Mexborough & Swinton Times, January 27th 1912.
Gas Explosion at Cadeby
Narrow Escape By Datallers
Some what sensational rumours were circulating early on Saturday morning January 20th 1912, respecting an explosion of gas at the Cadeby Main Colliery, but fortunately the effects of the accident was of much less serious consequence than was at first supposed.
It appears that at twenty past six in the morning, four datallers were working in the South district of the mine, at a point where a `gob fire´ had been recently subdued, when one of them named John Hill, of Clifton Street, noticed a little fire on one of the supporting bars, another dataller named Gregory, dashed a bucket full of water at it, but on the same instant it ignited a small accumulation of gas in a hollow of the roof, which had been inaccessible for testing purposes. There was a flash about three feet long and an explosion with it, however but only a slight concussion.
Hill, who was standing upright near the centre of the mischief, was rather extensively burned about the head, neck and shoulders, a dataller named William Thompson, of 72 Bank Street, Mexborough, was also burned. Gregory threw himself down onto the floor, and escaped the full force of the flash and blast of the explosion, and he and the remaining dataller were but slightly burned, and were able to proceed home. Hill and Thompson however, were conveyed in the colliery ambulance to the Fullerton Hospital, where they were detained, but the doctor reports that unless complications set in they should recover rapidly.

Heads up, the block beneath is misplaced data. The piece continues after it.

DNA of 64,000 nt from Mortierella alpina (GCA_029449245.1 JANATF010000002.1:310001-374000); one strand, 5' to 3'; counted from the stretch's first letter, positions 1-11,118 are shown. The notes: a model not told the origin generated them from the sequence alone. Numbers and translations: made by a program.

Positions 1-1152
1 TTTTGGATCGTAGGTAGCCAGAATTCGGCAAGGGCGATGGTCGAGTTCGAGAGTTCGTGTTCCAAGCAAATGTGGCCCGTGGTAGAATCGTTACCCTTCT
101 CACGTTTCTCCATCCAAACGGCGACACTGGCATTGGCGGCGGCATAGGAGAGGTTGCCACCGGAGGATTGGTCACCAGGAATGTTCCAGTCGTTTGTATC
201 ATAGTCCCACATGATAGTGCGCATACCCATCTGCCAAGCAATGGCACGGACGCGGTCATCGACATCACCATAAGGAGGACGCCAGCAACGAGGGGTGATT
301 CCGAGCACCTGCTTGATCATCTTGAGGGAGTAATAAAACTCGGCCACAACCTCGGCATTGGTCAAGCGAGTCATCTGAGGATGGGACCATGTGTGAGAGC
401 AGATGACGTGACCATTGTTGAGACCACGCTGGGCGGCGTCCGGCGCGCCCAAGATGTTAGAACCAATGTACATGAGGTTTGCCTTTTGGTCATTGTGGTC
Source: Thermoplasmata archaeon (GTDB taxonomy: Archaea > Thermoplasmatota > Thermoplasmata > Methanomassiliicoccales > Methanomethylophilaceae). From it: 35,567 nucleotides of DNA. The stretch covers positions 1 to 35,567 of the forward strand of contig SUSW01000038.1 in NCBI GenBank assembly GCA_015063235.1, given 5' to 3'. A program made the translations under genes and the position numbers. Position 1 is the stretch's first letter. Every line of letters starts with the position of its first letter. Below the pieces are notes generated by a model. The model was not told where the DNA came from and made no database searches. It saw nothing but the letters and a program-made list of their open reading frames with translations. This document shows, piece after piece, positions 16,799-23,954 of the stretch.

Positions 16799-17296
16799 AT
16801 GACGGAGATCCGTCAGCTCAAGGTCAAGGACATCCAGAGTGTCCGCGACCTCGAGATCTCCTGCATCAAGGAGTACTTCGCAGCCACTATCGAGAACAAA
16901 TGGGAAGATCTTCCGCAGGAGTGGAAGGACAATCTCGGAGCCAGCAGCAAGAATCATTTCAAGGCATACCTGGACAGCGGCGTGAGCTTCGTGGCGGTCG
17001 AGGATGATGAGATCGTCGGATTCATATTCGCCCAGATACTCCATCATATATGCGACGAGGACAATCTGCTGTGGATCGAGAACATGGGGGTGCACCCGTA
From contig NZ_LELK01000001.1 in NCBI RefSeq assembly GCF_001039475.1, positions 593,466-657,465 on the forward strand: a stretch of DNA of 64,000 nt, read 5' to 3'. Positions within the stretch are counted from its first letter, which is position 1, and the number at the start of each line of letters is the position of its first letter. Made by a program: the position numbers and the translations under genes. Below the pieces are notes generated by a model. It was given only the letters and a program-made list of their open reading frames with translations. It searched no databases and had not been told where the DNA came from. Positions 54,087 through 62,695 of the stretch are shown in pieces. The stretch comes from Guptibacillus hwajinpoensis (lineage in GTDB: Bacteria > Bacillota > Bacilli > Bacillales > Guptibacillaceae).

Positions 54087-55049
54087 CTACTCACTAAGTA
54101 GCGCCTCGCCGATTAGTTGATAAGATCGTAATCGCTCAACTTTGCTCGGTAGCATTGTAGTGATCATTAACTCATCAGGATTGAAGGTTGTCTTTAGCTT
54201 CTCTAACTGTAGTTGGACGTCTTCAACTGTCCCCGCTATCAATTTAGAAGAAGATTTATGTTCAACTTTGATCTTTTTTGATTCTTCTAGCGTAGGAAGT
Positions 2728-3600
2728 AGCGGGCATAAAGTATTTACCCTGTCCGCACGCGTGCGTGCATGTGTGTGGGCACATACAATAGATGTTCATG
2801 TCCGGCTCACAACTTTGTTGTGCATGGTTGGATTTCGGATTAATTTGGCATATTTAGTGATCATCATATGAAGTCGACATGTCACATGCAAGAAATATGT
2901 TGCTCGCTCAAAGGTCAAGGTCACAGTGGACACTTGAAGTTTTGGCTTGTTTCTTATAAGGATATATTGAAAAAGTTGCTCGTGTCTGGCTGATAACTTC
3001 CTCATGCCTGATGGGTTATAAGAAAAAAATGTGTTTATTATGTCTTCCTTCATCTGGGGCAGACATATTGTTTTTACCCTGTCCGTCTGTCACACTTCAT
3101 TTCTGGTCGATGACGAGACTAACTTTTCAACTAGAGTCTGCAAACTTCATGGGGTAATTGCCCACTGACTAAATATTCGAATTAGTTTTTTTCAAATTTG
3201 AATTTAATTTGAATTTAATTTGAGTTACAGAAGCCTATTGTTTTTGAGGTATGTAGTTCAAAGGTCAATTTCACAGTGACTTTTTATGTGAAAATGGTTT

Mr. W.H. Chambers, Managing Director of the Denaby and Cadeby Collieries, was early at the scene of the accident, the `gob fire´ which is presumed to be the cause of the accident, is practically subdued, and there remains nothing but the heat, which is gradually being driven out of the workings. At the time of the accident the temperature was a degree short of the hundred.
The affair caused a considerable sensation in the district, and on that account Mr. Chambers readily supplied an official account of the accident.